Combine, Develop & Promote
As the landscape for girls hockey has been changing the mindset in Raleigh, NC has adapted to keep up with the needs of its players. In the Raleigh area, there has always been an interest in girls’ hockey. The area had the RYHA (a precursor of the Junior Hurricanes), Team Carolina then the Lightning and a rejuvenated Junior Hurricanes program 3 years ago, and the Carolina Lady Eagles. While both were girls’ programs, they starkly contrasted each other - one was a local weekday program, the other a regional program that drew from all areas in North Carolina that did not have all-girls teams.
For the 2019-2020 season, the two organizations merged and became the Carolina Jr Hurricanes with the goal of:
- Retention - keeping their players home
- Promotion of their players
- Growing the game
- Building competitive AAA, AA, and A (coed and girls) programs in the southeast
- Long-term relationship building with an NWHL team
The challenges the Hurricanes faced were varied but the largest was losing players to prep schools, travel, costs and lack of local girls teams for gameplay. Compounding those issues is the cost of 50 minutes of ice - over $500 in North Carolina - and the fact that the closest girls’ teams are 4+ hours away.
David Reaugh, the Carolina Hurricanes Hockey Director, did not play ice hockey. He is a former soccer player who was inspired to try and solve at least two of the challenges above along with the help of 3 minor league pro players:
- Marc Genest, who taught players how to skate and work hard (Tim Knoke was a student)
- Dean Whitney, who taught the mental game of hockey
- Jocelyn Langlois, who stayed true to his philosophy of “what is best for the development of the player and the program”
The result of the collaborative efforts was a success. During the tryout process, the Jr. Hurricanes formed 8 full-time teams and 2 part-time U10 and U12 tournament teams. They’ve been able to show that local girls can stay at home with their families and still succeed. David’s daughter Shelby Reaugh is a prime example of this success. Shelby was born in Raleigh, played in Raleigh and signed in Raleigh.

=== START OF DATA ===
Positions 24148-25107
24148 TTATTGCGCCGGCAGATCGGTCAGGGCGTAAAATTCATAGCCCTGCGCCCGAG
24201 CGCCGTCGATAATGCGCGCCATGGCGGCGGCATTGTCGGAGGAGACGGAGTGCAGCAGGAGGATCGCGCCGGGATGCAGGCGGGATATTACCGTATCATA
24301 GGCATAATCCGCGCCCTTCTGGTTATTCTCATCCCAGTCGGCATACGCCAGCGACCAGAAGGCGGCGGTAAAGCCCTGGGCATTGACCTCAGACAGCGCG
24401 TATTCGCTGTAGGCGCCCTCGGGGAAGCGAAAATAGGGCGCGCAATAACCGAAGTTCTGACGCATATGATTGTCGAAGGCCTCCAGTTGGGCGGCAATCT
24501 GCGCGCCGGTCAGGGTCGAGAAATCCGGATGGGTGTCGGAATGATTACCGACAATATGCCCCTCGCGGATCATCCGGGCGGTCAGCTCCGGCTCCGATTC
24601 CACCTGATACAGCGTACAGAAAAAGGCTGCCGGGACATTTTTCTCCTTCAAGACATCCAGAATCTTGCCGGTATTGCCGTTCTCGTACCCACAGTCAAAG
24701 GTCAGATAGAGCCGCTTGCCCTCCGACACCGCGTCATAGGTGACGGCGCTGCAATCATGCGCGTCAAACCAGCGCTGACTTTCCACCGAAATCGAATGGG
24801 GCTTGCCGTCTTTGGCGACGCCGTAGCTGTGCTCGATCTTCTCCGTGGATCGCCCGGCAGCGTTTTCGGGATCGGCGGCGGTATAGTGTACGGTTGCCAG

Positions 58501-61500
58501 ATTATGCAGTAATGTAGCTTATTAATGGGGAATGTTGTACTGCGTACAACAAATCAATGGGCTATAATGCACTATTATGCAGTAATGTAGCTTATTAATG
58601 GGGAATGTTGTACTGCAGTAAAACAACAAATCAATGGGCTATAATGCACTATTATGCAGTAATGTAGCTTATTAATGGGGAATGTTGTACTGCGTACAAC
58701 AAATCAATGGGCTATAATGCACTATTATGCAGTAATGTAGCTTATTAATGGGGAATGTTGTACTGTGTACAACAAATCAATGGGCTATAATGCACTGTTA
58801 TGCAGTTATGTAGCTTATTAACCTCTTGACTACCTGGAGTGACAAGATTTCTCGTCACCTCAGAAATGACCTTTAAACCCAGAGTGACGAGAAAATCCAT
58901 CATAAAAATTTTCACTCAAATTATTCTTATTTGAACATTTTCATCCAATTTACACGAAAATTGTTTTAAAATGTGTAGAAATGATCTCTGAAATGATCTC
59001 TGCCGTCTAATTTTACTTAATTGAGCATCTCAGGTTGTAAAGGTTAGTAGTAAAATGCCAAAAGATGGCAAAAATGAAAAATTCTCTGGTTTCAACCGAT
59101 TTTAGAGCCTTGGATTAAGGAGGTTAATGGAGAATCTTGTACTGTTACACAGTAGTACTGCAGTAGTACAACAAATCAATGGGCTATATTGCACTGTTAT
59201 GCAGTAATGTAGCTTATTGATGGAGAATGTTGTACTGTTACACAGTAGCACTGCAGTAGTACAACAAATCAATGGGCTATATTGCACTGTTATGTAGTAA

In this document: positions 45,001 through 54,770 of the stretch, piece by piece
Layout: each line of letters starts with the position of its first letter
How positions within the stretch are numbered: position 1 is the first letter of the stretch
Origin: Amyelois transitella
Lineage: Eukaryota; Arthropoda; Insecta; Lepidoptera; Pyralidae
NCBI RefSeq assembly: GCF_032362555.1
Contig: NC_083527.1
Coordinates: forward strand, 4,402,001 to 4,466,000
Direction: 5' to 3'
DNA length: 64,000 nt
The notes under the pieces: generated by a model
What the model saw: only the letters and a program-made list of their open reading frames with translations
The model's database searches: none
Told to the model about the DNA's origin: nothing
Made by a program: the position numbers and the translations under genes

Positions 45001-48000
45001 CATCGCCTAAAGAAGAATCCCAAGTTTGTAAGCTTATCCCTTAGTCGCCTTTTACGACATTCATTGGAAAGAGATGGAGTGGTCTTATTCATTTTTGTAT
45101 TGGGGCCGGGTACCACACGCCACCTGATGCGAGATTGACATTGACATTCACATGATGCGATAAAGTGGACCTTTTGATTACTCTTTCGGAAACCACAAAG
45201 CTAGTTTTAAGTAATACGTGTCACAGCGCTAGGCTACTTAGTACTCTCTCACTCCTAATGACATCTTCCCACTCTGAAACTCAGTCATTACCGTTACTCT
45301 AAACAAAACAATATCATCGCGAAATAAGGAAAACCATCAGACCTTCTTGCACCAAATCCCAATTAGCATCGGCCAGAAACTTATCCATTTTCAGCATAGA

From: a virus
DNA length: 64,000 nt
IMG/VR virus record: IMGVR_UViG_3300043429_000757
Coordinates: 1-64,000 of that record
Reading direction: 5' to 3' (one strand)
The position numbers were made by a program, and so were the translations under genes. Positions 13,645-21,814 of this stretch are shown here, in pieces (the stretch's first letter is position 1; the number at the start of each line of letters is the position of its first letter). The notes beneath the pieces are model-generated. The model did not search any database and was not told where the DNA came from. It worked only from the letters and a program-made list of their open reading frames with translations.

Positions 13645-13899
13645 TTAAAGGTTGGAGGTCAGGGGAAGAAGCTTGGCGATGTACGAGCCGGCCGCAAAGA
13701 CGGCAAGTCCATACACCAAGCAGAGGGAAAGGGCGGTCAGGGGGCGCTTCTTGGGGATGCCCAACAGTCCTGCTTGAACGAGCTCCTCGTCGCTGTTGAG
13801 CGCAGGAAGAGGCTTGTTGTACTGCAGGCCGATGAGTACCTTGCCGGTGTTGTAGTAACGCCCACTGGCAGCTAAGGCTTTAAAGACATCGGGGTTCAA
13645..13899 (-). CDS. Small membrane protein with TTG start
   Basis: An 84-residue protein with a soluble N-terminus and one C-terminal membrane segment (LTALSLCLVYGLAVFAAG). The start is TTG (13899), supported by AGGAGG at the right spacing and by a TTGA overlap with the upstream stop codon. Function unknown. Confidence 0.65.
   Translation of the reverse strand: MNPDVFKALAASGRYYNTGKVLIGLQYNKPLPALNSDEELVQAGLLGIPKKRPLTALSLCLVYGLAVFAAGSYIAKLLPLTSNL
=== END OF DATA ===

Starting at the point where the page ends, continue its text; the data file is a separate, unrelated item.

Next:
Like many other female hockey players, Shelby’s introduction to hockey came when she was dragged from rink to rink to watch her older brother play. In December 2013 Shelby said “Dad, I want to play ice hockey and I will pay for it” and she did. She started playing hockey at 12 ½ years old at a local rink public program and quickly became hooked. Being the only girl on the team she was only allowed in the team locker room during the coach talk, which made her feel like an outsider. David, Shelby’s father, began reaching out to people to get guidance on how to nurture Shelby’s new love of hockey. Don Schaap, the president of Carolina Lightning at the time, worked on her skating and soon Shelby was playing on the 14U all-girls Lightning team.
Working with some great pro (minor league) coaches over the next few years, like Marc Genest, Dean Whitney (brother of beloved NHL Ray Whitney) and Jocelyn Langlois, Shelby worked harder and harder on and off the ice.
- Year 1 (Carolina Lightning U14) of hockey she never scored a goal,
- Year 2 (Carolina Lightning U16), 1 goal,
- Year 3 (Carolina Lady Eagles U16), 6 goals
- Year 4 (Carolina Lady Eagles U16) over 60 goals and over 100 points in around 50 games (highest U16 point scorer in the southeast).
- Year 5 (Carolina Lady Eagles U19) still a top scorer in the district.
- Year 6 Shelby will be playing Division III hockey for Coach Eliza Kelley at Becker College in Central Massachusetts.
Shelby has used her daily off-ice training and her synthetic ice sheet as a substitute for the ice time girls up north get but is too expensive to have in Raleigh. Shooting 200 pucks a day, working out 4-5 days a week, and playing for multiple teams during any given season was a way to get the development she needed.
Most players from the area who have a goal to skate in college must leave for prep schools or hockey-centric schools for exposure. Local stars Alyssa Gagliardi and Colleen Murphy went from prep school to college hockey and now skate in the NWHL. The Carolina Hurricanes hope to change this exodus by providing an organization that meets the needs of its athletes. For Shelby, the lure of Becker College was its top-50 D3 ranking, a great scholarship offering, and its top-10 Pre-Vet academic program.
With the newly combined program, a strong focus on development and leagues like the National Girls Hockey League (NGHL), the Carolina Jr. Hurricanes hope the advancement of its players will soon be a common occurrence.